Kenyan Hellen Onsando Obiri produced an astonishing last lap to break Ethiopian Almaz Ayana’s resistance, and claim her first ever major world outdoor title in the women 5000m at the IAAF World Championships in London on Sunday.
Ayana, winner of the 10,000m at the London 2017 world championships, and Obiri broke clear of the women’s pack after one third of the race with the East African duo opening up a huge gap as they set a blistering pace.
Ayana led with Obiri on her tail into the final lap until the Kenyan, silver medalist in Rio de Janeiro last year, suddenly burst past with 300m left and stormed home to win in 14:34.86, with Almaz taking silver in 14:40.35.
Sifan Hassan of The Netherlands prevented an East African clean sweep by taking the bronze in 14:42.73.
After the race, Obiri said: “I was telling myself to go. I could see Ayana was not going so I thought, why not? So I said, go. I am mentally strong so I knew I was capable.
“When I crossed the line I was extremely happy, and just wanted to celebrate. All my emotion came out. I wanted the 5000m gold a lot.”
Rio repeat for Ayana
The ghosts of the women 5000m final at last summer’s Rio Olympics came back to haunt Ayana who was aiming for the double after another dominating performance in the 10,000m.
At the Rio 2016 Olympics Vivian Cheruiyot, who retired from the track last year, was the Kenyan who denied the 25-lap world record holder the glory as Obiri forced her to accept the third medal when the pair tailed Almaz before speeding past the Ethiopian for the Kenyan 1-2.
When Ayana, who set a world 10,000m record in Rio, went for broke on the opening night of London 2017 in the longer distance, no one could match her. Even the great compatriot Tirunesh Dibaba, now turning her sights to the roads, knew better than to try.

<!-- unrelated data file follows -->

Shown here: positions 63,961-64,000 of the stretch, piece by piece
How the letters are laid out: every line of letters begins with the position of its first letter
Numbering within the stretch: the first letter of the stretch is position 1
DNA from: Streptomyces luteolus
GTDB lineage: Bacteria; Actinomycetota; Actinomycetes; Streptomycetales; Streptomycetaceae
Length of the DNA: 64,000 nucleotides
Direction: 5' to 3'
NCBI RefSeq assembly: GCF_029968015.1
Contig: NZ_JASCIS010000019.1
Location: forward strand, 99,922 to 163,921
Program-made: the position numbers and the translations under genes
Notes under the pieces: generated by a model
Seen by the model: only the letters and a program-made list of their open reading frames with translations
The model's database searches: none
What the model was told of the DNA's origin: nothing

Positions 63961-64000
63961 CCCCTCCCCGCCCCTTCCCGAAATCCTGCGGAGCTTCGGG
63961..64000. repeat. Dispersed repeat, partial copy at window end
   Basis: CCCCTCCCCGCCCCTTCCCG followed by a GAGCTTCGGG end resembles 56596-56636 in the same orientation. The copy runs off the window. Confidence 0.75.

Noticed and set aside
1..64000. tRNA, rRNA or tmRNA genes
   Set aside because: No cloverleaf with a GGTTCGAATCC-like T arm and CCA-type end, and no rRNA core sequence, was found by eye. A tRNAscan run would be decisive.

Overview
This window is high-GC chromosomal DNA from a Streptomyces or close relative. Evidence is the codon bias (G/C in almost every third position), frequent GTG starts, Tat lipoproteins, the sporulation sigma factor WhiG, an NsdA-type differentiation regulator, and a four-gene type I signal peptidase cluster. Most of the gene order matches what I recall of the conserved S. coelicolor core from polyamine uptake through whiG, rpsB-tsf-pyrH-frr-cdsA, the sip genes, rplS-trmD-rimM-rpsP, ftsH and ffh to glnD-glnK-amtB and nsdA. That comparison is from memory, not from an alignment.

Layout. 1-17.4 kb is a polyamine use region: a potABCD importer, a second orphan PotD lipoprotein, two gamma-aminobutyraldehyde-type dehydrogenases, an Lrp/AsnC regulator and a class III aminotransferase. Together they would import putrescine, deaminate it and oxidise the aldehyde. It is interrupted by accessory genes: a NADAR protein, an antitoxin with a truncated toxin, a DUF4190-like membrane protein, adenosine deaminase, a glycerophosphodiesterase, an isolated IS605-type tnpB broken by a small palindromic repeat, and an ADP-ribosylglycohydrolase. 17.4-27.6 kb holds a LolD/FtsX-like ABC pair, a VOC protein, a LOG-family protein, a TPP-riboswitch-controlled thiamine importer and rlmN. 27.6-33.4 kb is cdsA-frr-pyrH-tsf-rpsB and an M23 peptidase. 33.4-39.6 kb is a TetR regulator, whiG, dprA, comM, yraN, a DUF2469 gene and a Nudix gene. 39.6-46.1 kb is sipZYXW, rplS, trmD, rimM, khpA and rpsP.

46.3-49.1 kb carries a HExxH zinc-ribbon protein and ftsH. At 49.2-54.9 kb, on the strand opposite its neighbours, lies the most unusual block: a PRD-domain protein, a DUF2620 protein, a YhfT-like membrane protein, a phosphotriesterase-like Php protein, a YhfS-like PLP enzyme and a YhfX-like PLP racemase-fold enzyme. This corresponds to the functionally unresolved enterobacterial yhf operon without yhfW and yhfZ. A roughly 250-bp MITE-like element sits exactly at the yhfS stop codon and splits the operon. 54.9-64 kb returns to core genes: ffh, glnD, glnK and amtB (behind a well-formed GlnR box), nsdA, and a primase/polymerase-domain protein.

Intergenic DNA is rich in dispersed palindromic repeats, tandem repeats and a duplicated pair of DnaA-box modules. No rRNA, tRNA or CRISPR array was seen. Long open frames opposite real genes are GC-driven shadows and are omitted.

With nine of the 12 and half laps to go on Sunday, Ayana was already creating space between herself and the rest of the field but Obiri responded and moved at her shoulder. With eight to go, the two had opened a lead of around 10m.
With six remaining Ayana and Obiri extended their lead to 40m with gold and silver seemingly settled and the question was who would take the first and second medal.
Meanwhile, the battle for the bronze was on behind them with only a couple of seconds separating third to 11th placed runners.
With 800m to go, Obiri was still on the shoulder of Ayana and they ran as if they were a single unit around the final bend for the penultimate bend.
“It was a difficult race. I am better at leading it to get the win rather than challenging in a final sprint. It was difficult to push Hellen (Obiri) through to the finish line,” said Almaz Ayana after the race.
“Compared to Rio this is a bigger achievement. I’ve had many injuries this year so I am very happy with two medals,” she said.
“I have been injured for the whole season and haven’t been able to get over it. The pain came back after the 10,000m. I did my best today but Hellen was too good at finishing. It was all I could today.”
“But I won’t give up going for 5000m and 10,000m. I won gold and bronze in Rio and now gold and silver, so this is a step up,” she noted.
- Hellen Onsando OBIRI (KEN) 14:34.86
- Almaz AYANA (ETH) 14:40.35 SB
- Sifan HASSAN (NED) 14:42.73
- Senbere TEFERI (ETH) 14:47.45
- Margaret Chelimo KIPKEMBOI (KEN) 14:48.74
- Laura MUIR (GBR) 14:52.07
- Sheila Chepkirui KIPROTICH (KEN) 14:54.05 PB
- Susan KRUMINS (NED) 14:58.33
- Shannon ROWBURY (USA) 14:59.92
- Eilish MCCOLGAN (GBR) 15:00.43
(Additional reports from IAAF)